Navigating the unexpected begins with knowing what to expect
Saving for a comfortable retirement is a career-long commitment. It takes planning, patience, perseverance and a whole lot of good old-fashioned discipline to reach this ultimate financial goal.
Some might say it also takes a little luck. Life, after all, is anything but predictable.
On the other hand, being aware of and prepared for the common scenarios that can pull your retirement savings plans off track can take some luck out of the equation. Because if 2020 taught us anything, it’s to expect the unexpected in life.
So let’s start by examining a few of the most common “what ifs” that could derail even the best laid retirement plans.
WHAT IF I GET SICK OR DISABLED AND CAN’T WORK?
This is one we hate to think about, but it’s a contingency everyone needs to plan for. If you get sick, injured or incapacitated for an extended amount of time, the costs can add up fast. Medical bills. Out of pocket costs. Lost wages. Those in the dental industry are especially susceptible to disability because the most common injuries (hands, arms, shoulders, eye) are what dentists rely on the most.
The logical way to protect against this scenario is to spend more on personal disability insurance, right? “Not necessarily,” says Toni Lee, CPA and partner at Cain Watters & Associates.
Toni recommends putting those extra dollars into your emergency fund now, which can offset the higher disability insurance premiums later.
“Having an emergency fund of at least six months will help cover expenses that disability insurance does not,” says Toni. “As the cost of personal disability premiums go up with age, you’re able to keep your coverage at a financially manageable level because your emergency funds are a viable back up option, if needed.”
WHAT IF I GET DIVORCED?
No one goes into a marriage planning for a divorce. But being aware of the impact a divorce can have on reaching your financial goals is definitely worth understanding.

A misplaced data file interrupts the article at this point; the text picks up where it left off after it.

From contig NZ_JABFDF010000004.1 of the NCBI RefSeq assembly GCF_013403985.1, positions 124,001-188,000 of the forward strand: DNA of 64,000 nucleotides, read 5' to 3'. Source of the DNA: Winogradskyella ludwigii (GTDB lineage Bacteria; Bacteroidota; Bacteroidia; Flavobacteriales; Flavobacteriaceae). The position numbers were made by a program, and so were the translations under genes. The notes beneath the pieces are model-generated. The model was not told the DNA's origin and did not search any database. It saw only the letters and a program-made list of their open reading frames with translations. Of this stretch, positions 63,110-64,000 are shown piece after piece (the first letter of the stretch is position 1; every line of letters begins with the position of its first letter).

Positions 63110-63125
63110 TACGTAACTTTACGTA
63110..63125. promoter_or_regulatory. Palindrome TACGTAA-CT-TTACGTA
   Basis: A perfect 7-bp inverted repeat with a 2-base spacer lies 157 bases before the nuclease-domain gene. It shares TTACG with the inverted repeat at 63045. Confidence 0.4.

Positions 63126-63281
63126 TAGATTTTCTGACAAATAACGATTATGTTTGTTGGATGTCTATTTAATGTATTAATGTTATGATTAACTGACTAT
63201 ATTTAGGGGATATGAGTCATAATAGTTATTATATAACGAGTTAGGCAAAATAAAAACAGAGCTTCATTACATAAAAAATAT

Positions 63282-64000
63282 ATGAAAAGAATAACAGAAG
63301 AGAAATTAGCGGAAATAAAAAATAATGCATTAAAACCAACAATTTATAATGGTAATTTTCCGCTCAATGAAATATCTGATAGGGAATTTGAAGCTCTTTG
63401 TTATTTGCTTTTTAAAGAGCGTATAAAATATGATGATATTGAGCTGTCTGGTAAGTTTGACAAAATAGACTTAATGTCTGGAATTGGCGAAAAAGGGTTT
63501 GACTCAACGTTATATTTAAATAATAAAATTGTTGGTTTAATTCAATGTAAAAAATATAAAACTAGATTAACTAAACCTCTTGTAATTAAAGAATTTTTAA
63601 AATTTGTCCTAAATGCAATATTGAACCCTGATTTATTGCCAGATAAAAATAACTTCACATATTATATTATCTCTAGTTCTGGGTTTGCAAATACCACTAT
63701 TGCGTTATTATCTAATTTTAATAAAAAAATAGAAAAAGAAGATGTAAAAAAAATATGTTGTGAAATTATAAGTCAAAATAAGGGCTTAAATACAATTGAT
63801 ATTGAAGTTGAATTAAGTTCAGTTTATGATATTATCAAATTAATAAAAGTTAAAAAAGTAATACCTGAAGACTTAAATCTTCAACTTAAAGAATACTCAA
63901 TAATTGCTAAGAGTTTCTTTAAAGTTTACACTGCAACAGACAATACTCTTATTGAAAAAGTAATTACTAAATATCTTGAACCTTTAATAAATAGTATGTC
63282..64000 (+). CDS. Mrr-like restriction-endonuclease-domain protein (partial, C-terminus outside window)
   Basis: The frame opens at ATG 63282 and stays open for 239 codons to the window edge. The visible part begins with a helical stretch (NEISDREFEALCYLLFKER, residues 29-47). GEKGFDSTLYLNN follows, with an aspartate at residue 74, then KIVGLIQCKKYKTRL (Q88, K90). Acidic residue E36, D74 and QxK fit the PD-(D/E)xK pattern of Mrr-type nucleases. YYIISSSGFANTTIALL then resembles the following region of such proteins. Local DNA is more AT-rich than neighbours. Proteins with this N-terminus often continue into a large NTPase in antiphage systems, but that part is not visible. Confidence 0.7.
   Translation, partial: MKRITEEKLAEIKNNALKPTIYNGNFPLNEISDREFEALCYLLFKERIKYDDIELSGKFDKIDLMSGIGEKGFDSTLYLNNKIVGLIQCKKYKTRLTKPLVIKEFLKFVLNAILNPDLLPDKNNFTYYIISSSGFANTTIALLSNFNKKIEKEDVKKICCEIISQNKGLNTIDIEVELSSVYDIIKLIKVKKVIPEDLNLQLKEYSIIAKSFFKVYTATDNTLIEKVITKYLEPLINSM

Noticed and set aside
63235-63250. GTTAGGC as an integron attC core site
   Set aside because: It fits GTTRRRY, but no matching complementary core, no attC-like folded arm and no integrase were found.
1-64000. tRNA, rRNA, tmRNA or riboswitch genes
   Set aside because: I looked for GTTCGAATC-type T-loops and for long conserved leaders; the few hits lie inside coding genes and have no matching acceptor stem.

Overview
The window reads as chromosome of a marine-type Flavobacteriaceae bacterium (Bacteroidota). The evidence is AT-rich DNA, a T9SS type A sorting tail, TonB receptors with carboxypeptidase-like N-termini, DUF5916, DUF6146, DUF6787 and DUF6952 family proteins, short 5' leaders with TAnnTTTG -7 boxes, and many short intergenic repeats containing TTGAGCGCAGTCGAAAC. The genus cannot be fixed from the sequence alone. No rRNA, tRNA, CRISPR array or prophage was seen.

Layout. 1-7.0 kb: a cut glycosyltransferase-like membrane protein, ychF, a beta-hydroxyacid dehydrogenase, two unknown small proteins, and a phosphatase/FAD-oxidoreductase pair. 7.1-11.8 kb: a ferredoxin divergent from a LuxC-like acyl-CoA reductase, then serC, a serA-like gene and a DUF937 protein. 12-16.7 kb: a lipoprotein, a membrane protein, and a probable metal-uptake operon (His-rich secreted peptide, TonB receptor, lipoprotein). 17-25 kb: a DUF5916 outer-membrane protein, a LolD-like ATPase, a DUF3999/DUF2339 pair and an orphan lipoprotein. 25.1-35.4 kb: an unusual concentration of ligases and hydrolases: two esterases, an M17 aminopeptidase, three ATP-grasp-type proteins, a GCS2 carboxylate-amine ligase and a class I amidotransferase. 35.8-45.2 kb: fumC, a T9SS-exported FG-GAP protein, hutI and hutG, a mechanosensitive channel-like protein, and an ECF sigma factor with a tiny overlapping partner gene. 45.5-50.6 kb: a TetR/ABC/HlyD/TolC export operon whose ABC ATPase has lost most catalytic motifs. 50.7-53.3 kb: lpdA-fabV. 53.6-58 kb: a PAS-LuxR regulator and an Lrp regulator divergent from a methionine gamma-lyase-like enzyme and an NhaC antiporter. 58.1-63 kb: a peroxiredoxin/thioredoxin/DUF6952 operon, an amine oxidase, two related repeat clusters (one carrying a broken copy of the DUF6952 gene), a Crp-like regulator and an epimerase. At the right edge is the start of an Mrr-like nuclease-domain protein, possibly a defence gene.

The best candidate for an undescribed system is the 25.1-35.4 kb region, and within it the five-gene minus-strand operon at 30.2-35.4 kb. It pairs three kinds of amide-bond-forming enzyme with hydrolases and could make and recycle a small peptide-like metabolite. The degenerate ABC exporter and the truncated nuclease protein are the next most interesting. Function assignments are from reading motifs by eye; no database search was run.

Marriage is a contract, and when that contract is voided, the assets get divided while expenses can almost double. Instead of one house payment, there are two. Same with all the bills that go along with it like electric, water, internet, gas, etc.
Your retirement nest egg will most likely be split in half as well. Toni suggests meeting with your financial advisor well before the divorce is final to start resetting goals and expectations.
“The sooner both parties get that reality check on how divorce will impact their long-term goals, the sooner they can either try to make the marriage work or start planning their individual financial strategies moving forward.”
As a rule of thumb, Toni says divorcees should plan on working another 5-7 years to make up for the division of assets.
WHAT IF I HAVE TO CARE FOR AGING PARENTS?
We’ve discussed before how continuing financial support of your adult children can be a threat to your retirement, but another difficult topic is caring financially for aging parents.
This is a tough one to plan for, but aging is a part of life, and through open communication it is possible to plan ahead. For both parties sake, aging parents should make a plan now and share it with the family in writing to ensure they communicate their desires in advance. Knowing both their wishes and financial situation ahead of time will help everyone plan to see it through.